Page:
Campbell Southwest Trip 2007 travel blog

Can You Find Two Coyotes in the Bush?

Hike to Cattail Spring with The Window in Background

Greener Part of Trail to Cattail Spring

Dry and Hot Trail

Baby Cactus Protected by Rock Ring

Dry Park of Trail : )

Other Side of The Window - We say the other side from...

Another Baby Cactus in Rock Ring

View from Cattail Trail

Low Clearance at Cattail Spring Canyon

Cattail Spring Water Falls from Canyon Wall

Spring View

Spring Pool

Spring Pool View

View Upward from Spring

Spring-Refreshed Steve

Small Water Falls

Return Trip

Another View of Return Trip

Happy Hiker

Sign at Trail Head

Mountain View

Approaching Santa Elena Canyon - Cliffs are 1500' high on Mexican side...

Cliff Extending to East Along Rio Grand River - Cliffs are in...

Mexican Side of Santa Elena Canyon

US Side of Cliffs Extending Westward - Terlingua Creek bed is nearly...

Canopy of Trees on Way to Canyon Trail

View of Santa Elana Canyon - Looking toward Mexican side.

Exit of Canyon Looking Toward US Side

Steps to Canyon Trail

Steps Down to River - Note Steepness of Stairs

View Up the Canyon Looking South

Butte at South of Park

Bird Nest in Cactus - Side View

Opening of Nest

Back End of Nest

Randy Singing Country Western Songs in Ranch Cafe

Kathleen Enjoying A French Fry

Ranch Cafe Chef and Waitresses

Sunset Over Terlingua Ranch Campsite


Hello Family and Friends from Fort Stockton, TX KOA,

Yesterday, Saturday, we hiked to one of the few wet spots in Big Bend N. P. and waded in the Rio Grand River a stones throw from Mexico where there is a 1500' high vertical cliff, up.

On our way to the park, Kathleen again dodged several slow moving Tarantulas on the pavement. At one point on the ranch road, a pack of Coyotes crossed the road in front of us. I was not fast enough to get a photo of them.

When we sought a short scenic hike along a stream in Big Bend N. P., we had received information from a Ranger Volunteer at the Visitor's Center that there were not too many wet spots in the park and that Cattail Canyon Springs was one of them, and, the hike was only a about a mile.

I overheard her Ranger supervisor admonish her for revealing the location of the spring. It is an eco area and the Poison Oak had been sprayed to kill it and the Oak was not the only plant that was killed.

As a reference, I printed out the trail path from a CD containing maps of the national parks since the park maps did not show the trail or spring. The trail from the parking lot at the dirt road gate was well marked and the path obvious.

The trail was on the other side of The Window notch that we showed in our photos of yesterday's Journal entry.

The path, which was probably more than 1.5 miles one way, wound up and down small hills through the desert which was hot from the late-morning sun. We stopped several times to drink from our one bottle of Gatorade.

Kathleen asked that we not stop too long as there were probably Tarantulas in this part of the desert also. She also asked that if a spider crawled onto her foot, that I not use her foot as a spider-size reference for a photo but, instead, remove the spider with haste.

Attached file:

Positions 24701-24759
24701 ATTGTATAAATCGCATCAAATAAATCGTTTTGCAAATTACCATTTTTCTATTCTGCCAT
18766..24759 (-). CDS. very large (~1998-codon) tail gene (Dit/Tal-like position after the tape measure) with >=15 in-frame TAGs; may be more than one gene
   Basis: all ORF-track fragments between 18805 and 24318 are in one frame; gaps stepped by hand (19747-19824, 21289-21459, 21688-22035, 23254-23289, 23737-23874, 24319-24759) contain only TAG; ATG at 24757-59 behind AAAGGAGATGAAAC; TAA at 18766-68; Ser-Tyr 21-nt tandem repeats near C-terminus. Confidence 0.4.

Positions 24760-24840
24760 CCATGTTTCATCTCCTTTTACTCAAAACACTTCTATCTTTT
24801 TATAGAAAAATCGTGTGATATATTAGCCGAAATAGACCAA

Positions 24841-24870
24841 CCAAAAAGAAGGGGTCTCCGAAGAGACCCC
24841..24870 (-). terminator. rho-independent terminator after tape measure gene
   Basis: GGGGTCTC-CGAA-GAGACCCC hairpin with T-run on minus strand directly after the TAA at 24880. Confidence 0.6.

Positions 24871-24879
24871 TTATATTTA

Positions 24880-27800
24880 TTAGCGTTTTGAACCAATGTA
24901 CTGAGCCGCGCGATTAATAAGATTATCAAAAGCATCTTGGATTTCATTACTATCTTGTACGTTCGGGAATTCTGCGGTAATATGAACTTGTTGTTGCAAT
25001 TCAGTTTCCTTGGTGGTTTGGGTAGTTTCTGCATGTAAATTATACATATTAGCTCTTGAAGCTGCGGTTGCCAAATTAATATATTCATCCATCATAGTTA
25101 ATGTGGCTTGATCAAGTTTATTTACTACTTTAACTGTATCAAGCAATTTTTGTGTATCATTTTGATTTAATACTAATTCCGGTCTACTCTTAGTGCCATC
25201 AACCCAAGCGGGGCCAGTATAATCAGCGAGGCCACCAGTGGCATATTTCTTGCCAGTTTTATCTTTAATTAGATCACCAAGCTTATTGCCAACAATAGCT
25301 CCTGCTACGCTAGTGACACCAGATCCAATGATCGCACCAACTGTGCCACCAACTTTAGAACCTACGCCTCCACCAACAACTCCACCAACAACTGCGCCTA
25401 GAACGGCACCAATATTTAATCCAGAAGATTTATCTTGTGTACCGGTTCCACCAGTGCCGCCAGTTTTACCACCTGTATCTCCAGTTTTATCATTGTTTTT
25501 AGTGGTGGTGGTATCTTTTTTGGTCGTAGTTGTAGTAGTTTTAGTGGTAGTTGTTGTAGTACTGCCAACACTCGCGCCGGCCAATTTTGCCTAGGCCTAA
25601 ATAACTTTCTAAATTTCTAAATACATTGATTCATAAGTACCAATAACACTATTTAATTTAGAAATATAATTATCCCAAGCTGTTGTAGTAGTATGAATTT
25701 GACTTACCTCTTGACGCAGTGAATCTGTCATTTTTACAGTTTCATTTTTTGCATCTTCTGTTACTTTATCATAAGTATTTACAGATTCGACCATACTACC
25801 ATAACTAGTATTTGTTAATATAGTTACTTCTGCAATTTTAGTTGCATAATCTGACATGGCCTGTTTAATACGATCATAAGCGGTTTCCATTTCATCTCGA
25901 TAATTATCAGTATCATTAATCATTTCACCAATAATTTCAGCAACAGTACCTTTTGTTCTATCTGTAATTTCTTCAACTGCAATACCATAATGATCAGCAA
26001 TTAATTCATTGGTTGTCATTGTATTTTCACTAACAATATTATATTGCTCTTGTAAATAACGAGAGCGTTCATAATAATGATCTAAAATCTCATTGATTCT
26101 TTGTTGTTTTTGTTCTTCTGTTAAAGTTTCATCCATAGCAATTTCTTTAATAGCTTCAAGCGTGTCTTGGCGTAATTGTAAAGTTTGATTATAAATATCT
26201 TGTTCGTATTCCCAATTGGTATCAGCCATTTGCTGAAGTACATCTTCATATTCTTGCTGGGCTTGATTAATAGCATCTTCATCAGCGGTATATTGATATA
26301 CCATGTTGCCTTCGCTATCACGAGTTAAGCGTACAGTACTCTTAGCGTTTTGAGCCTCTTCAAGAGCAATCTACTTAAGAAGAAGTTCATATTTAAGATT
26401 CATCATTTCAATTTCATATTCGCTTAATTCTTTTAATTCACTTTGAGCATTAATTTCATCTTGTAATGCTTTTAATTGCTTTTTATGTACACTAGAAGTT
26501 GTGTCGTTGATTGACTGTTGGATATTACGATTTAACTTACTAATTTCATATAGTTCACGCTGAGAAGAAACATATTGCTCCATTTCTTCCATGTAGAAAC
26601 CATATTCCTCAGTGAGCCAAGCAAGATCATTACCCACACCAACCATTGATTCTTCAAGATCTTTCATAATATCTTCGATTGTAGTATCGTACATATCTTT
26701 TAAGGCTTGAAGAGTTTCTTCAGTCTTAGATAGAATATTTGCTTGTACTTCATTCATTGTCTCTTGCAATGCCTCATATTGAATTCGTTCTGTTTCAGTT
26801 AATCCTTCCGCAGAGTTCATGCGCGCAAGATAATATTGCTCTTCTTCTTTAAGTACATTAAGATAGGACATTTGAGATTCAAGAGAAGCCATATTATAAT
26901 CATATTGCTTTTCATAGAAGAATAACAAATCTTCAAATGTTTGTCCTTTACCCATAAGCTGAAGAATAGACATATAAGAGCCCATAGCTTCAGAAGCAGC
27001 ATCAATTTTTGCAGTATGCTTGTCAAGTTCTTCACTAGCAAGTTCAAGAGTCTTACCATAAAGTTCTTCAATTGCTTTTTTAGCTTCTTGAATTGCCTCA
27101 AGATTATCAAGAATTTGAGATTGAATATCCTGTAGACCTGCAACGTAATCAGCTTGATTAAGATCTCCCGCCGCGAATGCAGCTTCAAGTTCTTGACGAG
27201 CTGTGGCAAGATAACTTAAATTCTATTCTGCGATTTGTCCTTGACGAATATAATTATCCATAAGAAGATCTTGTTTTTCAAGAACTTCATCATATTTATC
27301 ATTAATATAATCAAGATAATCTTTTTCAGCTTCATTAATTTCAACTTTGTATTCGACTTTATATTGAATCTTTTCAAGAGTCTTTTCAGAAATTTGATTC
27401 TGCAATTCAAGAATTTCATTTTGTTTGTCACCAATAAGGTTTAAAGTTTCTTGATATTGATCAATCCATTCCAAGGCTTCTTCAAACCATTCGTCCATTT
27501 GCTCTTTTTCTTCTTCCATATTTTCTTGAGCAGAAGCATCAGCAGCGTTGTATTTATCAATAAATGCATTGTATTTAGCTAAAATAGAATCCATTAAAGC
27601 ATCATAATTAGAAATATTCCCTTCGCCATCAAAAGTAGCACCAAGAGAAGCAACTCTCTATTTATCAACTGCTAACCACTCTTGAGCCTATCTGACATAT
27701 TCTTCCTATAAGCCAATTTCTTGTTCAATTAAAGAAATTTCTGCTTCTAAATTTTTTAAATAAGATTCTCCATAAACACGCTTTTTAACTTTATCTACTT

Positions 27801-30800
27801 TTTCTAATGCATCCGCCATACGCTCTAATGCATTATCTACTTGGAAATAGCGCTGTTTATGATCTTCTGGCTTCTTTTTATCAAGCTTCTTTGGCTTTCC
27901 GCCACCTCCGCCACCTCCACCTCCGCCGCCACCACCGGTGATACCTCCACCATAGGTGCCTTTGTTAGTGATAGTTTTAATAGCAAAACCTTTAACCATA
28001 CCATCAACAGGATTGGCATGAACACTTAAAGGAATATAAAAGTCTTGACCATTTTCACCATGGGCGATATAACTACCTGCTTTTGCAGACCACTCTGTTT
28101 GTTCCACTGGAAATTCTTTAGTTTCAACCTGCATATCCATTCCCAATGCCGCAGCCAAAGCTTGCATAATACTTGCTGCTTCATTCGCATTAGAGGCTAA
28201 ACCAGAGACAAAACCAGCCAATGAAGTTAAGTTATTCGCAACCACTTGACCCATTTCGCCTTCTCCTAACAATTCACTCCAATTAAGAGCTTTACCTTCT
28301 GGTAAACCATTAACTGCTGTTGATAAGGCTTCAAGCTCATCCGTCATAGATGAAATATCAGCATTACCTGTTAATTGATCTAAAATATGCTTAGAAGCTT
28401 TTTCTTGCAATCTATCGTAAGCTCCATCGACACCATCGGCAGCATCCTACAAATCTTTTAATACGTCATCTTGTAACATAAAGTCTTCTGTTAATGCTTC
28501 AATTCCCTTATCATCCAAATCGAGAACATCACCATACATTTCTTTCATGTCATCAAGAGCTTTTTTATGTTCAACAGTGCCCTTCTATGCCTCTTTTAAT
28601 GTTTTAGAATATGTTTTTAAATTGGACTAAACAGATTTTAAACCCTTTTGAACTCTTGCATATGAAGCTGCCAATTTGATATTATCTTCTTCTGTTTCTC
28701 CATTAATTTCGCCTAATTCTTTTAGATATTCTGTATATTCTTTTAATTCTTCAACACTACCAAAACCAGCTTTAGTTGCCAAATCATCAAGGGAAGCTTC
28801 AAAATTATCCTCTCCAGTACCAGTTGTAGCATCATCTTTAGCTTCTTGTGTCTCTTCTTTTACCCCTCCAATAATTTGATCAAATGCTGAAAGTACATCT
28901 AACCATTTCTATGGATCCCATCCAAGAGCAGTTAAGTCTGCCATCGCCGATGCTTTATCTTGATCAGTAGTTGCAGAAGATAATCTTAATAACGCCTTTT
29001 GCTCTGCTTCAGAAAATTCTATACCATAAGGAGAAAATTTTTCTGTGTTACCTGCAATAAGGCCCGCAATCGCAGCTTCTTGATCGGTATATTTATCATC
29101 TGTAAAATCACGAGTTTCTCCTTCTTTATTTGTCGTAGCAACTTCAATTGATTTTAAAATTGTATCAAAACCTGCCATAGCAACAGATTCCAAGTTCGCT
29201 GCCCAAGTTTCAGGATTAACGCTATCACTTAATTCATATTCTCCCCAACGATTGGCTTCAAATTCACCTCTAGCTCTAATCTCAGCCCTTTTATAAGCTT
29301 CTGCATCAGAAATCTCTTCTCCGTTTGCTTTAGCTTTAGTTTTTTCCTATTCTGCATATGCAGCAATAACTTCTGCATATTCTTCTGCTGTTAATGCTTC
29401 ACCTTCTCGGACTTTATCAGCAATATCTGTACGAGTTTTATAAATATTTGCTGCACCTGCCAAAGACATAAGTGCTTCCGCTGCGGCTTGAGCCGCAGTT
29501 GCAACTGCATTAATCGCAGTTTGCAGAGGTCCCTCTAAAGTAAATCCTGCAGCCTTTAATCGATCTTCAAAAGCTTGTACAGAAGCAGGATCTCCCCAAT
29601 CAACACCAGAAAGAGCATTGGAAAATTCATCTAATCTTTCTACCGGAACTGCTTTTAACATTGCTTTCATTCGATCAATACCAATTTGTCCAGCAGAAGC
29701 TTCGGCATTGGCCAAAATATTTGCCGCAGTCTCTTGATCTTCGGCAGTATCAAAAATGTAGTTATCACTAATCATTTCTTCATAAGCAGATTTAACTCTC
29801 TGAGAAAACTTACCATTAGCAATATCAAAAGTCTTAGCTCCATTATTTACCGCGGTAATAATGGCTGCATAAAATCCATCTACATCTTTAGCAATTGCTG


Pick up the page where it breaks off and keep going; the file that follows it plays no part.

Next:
We arrived after an hour (it seemed longer due to the heat) at the spring which was located in a narrow, deep, cool canyon. See our photos.

After we hiked out to our truck and had a light lunch, we headed south to the Mexican border and the Rio Grande River.

We were very surprised and amazed at the view of the 1500' high, vertical cliff that was on the other side of the river. The cliff extended for miles to the east and west.

We parked at the river edge where the river had eroded a narrow canyon in the cliff and hiked across the shallow Terlingua Creek toward the canyon trail, up the dirt steps in the creek bank and through a grove of trees that were like a tunnel.

We climbed the trail steps and walked on it until it turned into a narrow goat path along the cliff. We do NOT hike on trails that have steep drop-offs to one side.

We took several photos of the canyon, trail and river which are attached.

On the 73-mile trek back to the Ranch from the River, we stopped that the Visitor's Center to chat with some volunteer park rangers about what caused the steep cliff on the south side of the Rio Grand River.

He said that it was uplifted and passed over the adjacent land sheet. He asked if we noticed the sloped sediment lines of the various rock layers on the canyon walls. We had not but did as we headed home and they are shown in the photos.

Because Saturday nights at the Terlingua Ranch Café offered live music, we decided to dine out. We were the only couple there to enjoy the chef's selections and listen to Randy play and sing country western songs. He was a very good singer and we stayed for an hour and a half to hear his lyrics and guitar melodies.

This morning, the sky was overcast for the second time in our 6-week-thus-far trip. The clouds provided a beautiful sunrise over the mountains to the east of our campsite. See photos.

During my and Martha's walk to pay our bill at the Ranch office, I took photos of a unique bird nest that looked like a woven sock. The bird wove tiny grass stems into a 1" thick tube that extended about one foot. The bird had a couple white feathers on its tail and wings. The office person did not know the name of the bird.

Have a great week.

Steve and Kathleen



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